Then there’s the global market for bluefin meat, which is prized in sushi restaurants around the world (especially in Japan, where most top-quality bluefin ends up). Sold under names such as otoro and hon maguro, the rich, fatty flesh ranges in hue from soft pink to deep red, looking more like filet mignon than Filet-O-Fish. Bluefin can fetch astronomical prices at Tokyo fish markets; for example, a 489-pound specimen sold for a mind-boggling $1.78 million at auction in January 2013 — more than $3,600 per pound.

This gourmet feeding frenzy has been bad news for the future of bluefin populations, which continue to be overfished despite numerous scientific reports from academic institutions and conservation groups around the world warning that they are on the brink of collapse.

Back from the Brink?

Rows of dead tuna at a market

There are some signs, however, that tuna’s fortunes could be changing for the better. Block said she is encouraged by recent efforts to influence governments and consumers to take pressure off the most heavily overfished species such as Atlantic bluefin, which by most estimates has declined by more than 70 percent across all populations since 1970. “I think the tide is changing quickly,” she said. “What we need to do is figure out how to produce the tuna that the world needs without depleting wild populations.”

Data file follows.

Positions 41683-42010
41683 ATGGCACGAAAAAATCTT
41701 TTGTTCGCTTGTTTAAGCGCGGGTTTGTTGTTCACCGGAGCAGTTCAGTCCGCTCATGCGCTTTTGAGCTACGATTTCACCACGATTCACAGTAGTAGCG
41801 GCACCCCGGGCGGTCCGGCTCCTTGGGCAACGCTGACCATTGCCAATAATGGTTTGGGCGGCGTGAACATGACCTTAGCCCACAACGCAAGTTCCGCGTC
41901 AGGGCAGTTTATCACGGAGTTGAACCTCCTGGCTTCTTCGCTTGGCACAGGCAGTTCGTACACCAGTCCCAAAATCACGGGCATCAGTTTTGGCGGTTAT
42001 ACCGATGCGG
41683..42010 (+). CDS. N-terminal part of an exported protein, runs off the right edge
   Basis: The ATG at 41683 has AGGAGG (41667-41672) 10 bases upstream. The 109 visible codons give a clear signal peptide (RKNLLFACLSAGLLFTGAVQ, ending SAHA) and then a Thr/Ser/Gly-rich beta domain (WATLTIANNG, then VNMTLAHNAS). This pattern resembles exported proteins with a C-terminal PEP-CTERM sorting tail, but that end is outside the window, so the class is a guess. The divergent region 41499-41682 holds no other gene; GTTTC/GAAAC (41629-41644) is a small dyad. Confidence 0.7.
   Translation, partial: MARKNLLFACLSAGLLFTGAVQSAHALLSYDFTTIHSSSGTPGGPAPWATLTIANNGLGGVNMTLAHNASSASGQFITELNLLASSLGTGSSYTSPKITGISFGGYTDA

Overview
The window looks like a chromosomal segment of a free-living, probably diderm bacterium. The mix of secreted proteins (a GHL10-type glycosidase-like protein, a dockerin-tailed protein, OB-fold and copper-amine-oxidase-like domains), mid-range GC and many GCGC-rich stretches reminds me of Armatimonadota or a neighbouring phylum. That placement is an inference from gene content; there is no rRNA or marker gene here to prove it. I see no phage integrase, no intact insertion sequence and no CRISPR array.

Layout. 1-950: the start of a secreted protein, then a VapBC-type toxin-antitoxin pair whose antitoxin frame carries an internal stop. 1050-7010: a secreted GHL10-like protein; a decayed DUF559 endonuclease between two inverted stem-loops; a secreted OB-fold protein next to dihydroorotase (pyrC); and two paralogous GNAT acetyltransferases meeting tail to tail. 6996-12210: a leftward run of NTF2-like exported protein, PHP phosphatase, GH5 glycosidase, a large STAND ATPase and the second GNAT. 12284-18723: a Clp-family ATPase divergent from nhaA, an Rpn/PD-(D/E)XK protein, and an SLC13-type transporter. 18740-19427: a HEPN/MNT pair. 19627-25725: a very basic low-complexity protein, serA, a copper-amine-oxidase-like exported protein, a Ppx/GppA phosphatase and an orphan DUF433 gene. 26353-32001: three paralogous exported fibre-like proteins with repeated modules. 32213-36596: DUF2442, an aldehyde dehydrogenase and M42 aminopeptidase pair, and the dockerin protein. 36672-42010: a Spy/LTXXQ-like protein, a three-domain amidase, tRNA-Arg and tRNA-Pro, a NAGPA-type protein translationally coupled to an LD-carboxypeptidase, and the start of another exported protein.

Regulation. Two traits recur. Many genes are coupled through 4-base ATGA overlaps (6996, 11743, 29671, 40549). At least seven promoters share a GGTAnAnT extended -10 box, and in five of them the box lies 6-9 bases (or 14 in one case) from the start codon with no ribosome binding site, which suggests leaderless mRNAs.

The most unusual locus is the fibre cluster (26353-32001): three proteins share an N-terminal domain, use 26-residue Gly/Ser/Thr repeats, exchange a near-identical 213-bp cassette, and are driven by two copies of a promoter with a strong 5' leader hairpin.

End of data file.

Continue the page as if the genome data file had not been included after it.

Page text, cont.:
Tuna aquaculture, or “ranching,” certainly has potential in that regard, although critics say current practices do little to alleviate overfishing and even create greater burden on tuna stocks. Block said she is hopeful that will change as the science and management continue to improve.

For now, though, conservation-minded consumers will want to steer clear of bluefin. And the next time you find yourself scarfing down a spicy tuna roll (almost certainly yellowfin or bigeye) or a tuna fish sandwich (albacore or skipjack), spare a moment to think about all the things that make these fish so amazing.

© Alert Diver — Q1 Winter 2014